Great post! I’ve been doing this for some time, and it’s amazing how it adds up. I use cash for most daily expenses, so I often have change at the end of the day, which goes right into my change jar. I have a container with a coin counter on top (can be had at Walmart) that counts your change as you deposit it. I’m up to a little over $75, and it didn’t take long. This is a great added bonus each month. Thanks for the good article.
Like some of the other posters here I primarily use a debit card. However I usually log in to my bank account once a day or every other day and transfer ‘loose change’ in my checking account to my savings account. Usually I have to transfer at least a whole dollar so I might transfer like a $1.67 or so. One month I acutally put $55 in savings this way and never even cam close to missing it.
I put all my spare change into a box for charity – actually my 3 year old does it for me. Whenever he finds any coins, he runs over to deposit them. If I turn my back long enough, he’ll even attempt it with paper money.
I second the Amazon gift card option. We’ve used our change jar savings to replace two small kitchen appliances–one each year. That kind of splurge is enough to keep me from giving in to vending machine temptation.
My folks used to take their coin collection to the bank once per year and buy either I-bonds or E-bonds for my kids. The oldest just cashed out his bonds and opened his own ING account when he started college.
And ptkdude – I think your use of end-of-the-month leftovers is an excellent idea. I am going to adopt your system!
I keep all my change in one of those big 5 gallon water jugs. The Wife and I let it collect until we go on vacation or want to buy something big. It lessens the cost or provides an expensive dinner.
The TD Bank near my home recently started charging a 6% fee to use their coin counting machines. It used to be free.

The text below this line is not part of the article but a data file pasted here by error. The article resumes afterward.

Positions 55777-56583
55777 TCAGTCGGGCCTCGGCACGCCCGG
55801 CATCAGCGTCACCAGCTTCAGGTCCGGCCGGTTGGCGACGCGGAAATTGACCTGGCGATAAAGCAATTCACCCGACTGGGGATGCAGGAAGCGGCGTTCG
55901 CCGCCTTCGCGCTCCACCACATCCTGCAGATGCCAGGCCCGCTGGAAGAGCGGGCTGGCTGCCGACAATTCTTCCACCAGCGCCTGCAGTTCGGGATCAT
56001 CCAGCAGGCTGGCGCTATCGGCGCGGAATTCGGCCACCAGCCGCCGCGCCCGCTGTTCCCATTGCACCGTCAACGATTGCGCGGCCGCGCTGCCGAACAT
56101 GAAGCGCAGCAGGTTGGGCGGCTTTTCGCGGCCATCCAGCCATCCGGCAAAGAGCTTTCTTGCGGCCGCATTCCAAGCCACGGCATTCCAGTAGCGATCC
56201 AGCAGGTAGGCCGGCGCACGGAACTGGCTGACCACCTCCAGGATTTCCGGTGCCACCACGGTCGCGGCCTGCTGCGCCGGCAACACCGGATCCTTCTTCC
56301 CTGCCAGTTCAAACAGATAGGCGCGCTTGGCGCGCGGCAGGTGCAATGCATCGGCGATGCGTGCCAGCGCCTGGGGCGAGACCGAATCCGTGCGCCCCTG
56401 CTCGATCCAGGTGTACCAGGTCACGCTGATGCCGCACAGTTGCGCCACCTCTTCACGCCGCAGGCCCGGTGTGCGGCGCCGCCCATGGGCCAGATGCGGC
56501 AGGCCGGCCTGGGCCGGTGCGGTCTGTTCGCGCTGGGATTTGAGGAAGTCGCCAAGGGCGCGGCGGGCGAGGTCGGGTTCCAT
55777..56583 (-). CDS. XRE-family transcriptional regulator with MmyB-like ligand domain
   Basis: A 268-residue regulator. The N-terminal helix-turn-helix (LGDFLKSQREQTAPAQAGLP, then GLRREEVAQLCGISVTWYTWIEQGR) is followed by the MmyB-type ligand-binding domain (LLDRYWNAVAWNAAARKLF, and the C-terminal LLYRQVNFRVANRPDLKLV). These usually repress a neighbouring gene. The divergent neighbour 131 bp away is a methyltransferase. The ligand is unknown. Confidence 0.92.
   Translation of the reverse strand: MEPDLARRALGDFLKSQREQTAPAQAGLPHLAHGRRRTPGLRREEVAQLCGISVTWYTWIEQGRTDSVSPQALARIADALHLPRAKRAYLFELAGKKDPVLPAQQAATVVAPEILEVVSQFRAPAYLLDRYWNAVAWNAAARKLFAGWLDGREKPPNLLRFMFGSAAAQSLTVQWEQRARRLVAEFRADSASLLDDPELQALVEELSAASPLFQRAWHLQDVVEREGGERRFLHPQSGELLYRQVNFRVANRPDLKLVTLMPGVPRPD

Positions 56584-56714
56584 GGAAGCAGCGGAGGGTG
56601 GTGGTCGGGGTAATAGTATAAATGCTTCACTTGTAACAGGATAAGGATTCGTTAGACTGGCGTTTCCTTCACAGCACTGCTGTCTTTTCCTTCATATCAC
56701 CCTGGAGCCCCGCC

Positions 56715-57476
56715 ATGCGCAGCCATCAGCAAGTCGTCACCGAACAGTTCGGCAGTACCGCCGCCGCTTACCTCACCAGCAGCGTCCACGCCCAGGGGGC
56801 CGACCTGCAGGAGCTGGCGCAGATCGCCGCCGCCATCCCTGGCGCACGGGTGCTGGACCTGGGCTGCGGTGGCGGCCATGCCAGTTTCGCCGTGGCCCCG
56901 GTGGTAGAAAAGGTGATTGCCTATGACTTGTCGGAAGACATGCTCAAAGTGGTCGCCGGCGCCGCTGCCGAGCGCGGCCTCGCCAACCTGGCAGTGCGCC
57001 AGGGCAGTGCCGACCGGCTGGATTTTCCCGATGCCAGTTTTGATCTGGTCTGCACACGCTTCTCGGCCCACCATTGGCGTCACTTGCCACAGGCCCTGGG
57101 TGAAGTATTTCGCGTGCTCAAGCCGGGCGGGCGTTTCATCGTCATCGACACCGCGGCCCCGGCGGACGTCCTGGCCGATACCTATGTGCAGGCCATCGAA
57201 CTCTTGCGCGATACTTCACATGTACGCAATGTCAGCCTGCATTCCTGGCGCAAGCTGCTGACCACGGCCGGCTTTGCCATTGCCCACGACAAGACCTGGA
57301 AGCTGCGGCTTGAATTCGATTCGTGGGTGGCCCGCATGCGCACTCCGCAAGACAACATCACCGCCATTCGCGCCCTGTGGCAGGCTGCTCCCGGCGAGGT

When my coin-collecting container at home approaches full (or approaches too heavy for me to lift), I take it to the nearby local branch of TD Bank. They have coin-counting machines which are MORE ACCURATE than the “supermarket” machines (I know because I’ve pre-counted), and they don’t take a cut and don’t even require you to be an account holder! I’m sufficiently self-disciplined to put the resultant paper cash in my wallet but then pay an equal amount online to my last remaining-and-reduced-almost-to-zero MasterCard. A fun little game that always helps me to remember that the pennies add up.
I don’t use cash all that often but when I do I save my change in a jar on my dresser. Every year around my birthday I take the coin jar to the bank and run it through their coin counting machine and whatever I have I deposit in my bank account. It gets used for multiple things depending on what is most pressing at the time. I’ve applied it towards vacations, debt repayment, or buying myself a nice present for my birthday!
I use a piggy bank and every so often I deposit it all into my bank account. Each pay I withdraw $40 a fortnight for my spending money that I can spend how I like. I put the silver coins (5c – 50c) into my piggy bank and I keep the gold coins ($1/$2) in my purse. Just before taxes I’m going to count and deposit my money.